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Page 18 THE VILLADOM TIMES III • December 24, 2008
Christmas lights and
the light of Christmas
Considering the gloom and doom all around us, it is
comforting to see the Christmas lights all over and realize
that most people have decided to make the best of things.
My wife returned from a brief shopping trip on foot
– trading one kind of energy for another, as it were, and
reported about what you would expect from some of the
friendly local merchants we have patronized for the past
30 years. In one store, she saw something heartening:
three men she identiﬁed as young fathers were eagerly
learning how to be cashiers. She assumed they had been
down-sized and were taking up the sort of honest work
they would not have considered when the economy was
booming so they could go on supporting their families.
She saw this as strong and honorable on their part. I
agree. On lawns all over Northwest Bergen County, in front
of the churches, and even in front of some municipal
buildings we see the Nativity represented by a mother, a
father, and a child.
Some years ago, some people wanted to put a stop to
that. A number of towns knuckled under and removed
their Nativity scenes under the pressure of the American
Civil Liberties Union – an organization, be it noted, that
once dumped Ridgewood Holocaust rescuer Varian Fry
from a much-needed seat on the ACLU Board of Direc-
tors because Fry was anti-communist. Fry is remembered
for having risked his neck for being anti-Nazi.
Wyckoff also took a risk. The members of the Wyckoff
Township Committee sat down, weighed their chances,
weighed their consciences, and let the ACLU take them
to court. The judge ruled that as long as the township was
willing to display a menorah and some secular Christmas
symbols, the Nativity scene could stay.
Wyckoff and America won twice. People who are too
wrapped up in sports or politics may not realize it, but
the menorah is an important part of the Christmas story
twice. In 146 BC, a tyrant descended from one of Alexander
the Great’s generals attempted to stamp out Judaism by
brutal and blasphemous methods. Jews who refused to
pollute themselves and deny their own beliefs were tor-
tured and killed as the tyrant attempted to turn the ofﬁcial
religion into a cult with himself as the center of worship.
The blasphemy and the insanity involved were unac-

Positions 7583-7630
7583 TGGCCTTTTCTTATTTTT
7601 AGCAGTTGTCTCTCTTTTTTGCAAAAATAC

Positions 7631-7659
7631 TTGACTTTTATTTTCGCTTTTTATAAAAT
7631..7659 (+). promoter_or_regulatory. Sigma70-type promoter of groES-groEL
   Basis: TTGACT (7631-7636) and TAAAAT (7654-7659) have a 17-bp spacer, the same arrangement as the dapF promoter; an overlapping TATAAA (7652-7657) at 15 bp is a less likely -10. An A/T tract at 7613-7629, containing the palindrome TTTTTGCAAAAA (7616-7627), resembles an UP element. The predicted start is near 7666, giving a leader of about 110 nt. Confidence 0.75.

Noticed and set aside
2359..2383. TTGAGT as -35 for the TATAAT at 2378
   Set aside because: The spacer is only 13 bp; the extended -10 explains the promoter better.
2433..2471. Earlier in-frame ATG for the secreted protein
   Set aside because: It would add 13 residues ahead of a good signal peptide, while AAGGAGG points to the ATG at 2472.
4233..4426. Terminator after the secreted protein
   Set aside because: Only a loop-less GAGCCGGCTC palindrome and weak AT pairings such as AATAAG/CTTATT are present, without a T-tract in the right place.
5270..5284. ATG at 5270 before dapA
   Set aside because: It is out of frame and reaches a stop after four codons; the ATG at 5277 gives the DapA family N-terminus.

ceptable to religious Jews. They fought back against great
odds, and when they defeated the tyrant they found that
his troops had polluted the Temple at Jerusalem. The
menorah is said to have miraculously burned while the
temple was ritually cleansed and through the ceremo-
nies of dedication. This event was not just a great victory
for the Jews. It was a great victory for the entire human
race. A blasphemous cult founded by a maniac had been
defeated by people who believed in one God whose laws
applied equally to everyone, beggar and king alike.
Had the revolt that led to Chanukah failed, the New
Testament would not be as we know it today, because
the Holy Family and the Apostles and Disciples were all
observant Jews who followed the laws that were restored.
The menorah and the Nativity scene are not contradictory,
David Bolger and his son JT were recently kind enough
to send me a computer image of the restored painting of
Jesus and the elders, which was once displayed at the Pease
Library. I had my ﬁrst look at the painting in perhaps 20
years, and my memories of it were conﬁrmed. What I saw
when I looked was what one should always see: mutual
respect. We should preserve that respect.
Another importance of the menorah has to do with
what has now become a primary secular symbol: the
Christmas tree. This was not always so. Research traced
the original of the display of a lighted tree inside a church
to the German Rhineland, an area that had been Roman in
ancient times, and where Jews and other settlers had lived
in the fortiﬁed cities and the market towns of what was a
sort of permanent frontier. The ﬁrst example of a lighted
pyramid, shaped like a tree, looks almost like a menorah.
This may not be a coincidence.
The menorah is complementary to the Christmas story,
and so is another monotheistic religion, the belief of the
Persians in one God and a strict dichotomy between good
and evil. The Persians take a beating in European history
because they fought the Greeks, seen as the exclusive
progenitors of Western culture by professors and other
people who like things in neat little boxes and ignore the
religious and legalistic inﬂuence of Judaism, the day-to-
day importance of Germanic tribal custom, and Celtic
and Chinese technology. All these groups contributed
to European civilization while the Persians, stalled at
Thermopylae and defeated at Salamis, remained outside
Europe, though they are an Indo-European people. They
were also the only people in history other than the Ger-
manic tribes who shared a border with the Roman Empire
and were not destroyed or assimilated.
Nativity scenes often feature “the three kings” – one
blond, one black, one possibly Arab – offering gifts to
the Holy Family. The gift-bearers mentioned in the New
Testament, however, were not kings but magi – wise men,
possibly astrologers – who followed the Star of Bethlehem
because they were told the star would lead them to the
King of the Jews.
Astrology was widely practiced in the Kingdom Baby-
lon, where the Jews had once been sequestered and where
some possibly remained, and in the succeeding Persian
Empire. The German astronomer Johannes Kepler, also
an astrologer, discovered at the time of the Nativity – the
autumn of 4 BC, probably in September rather than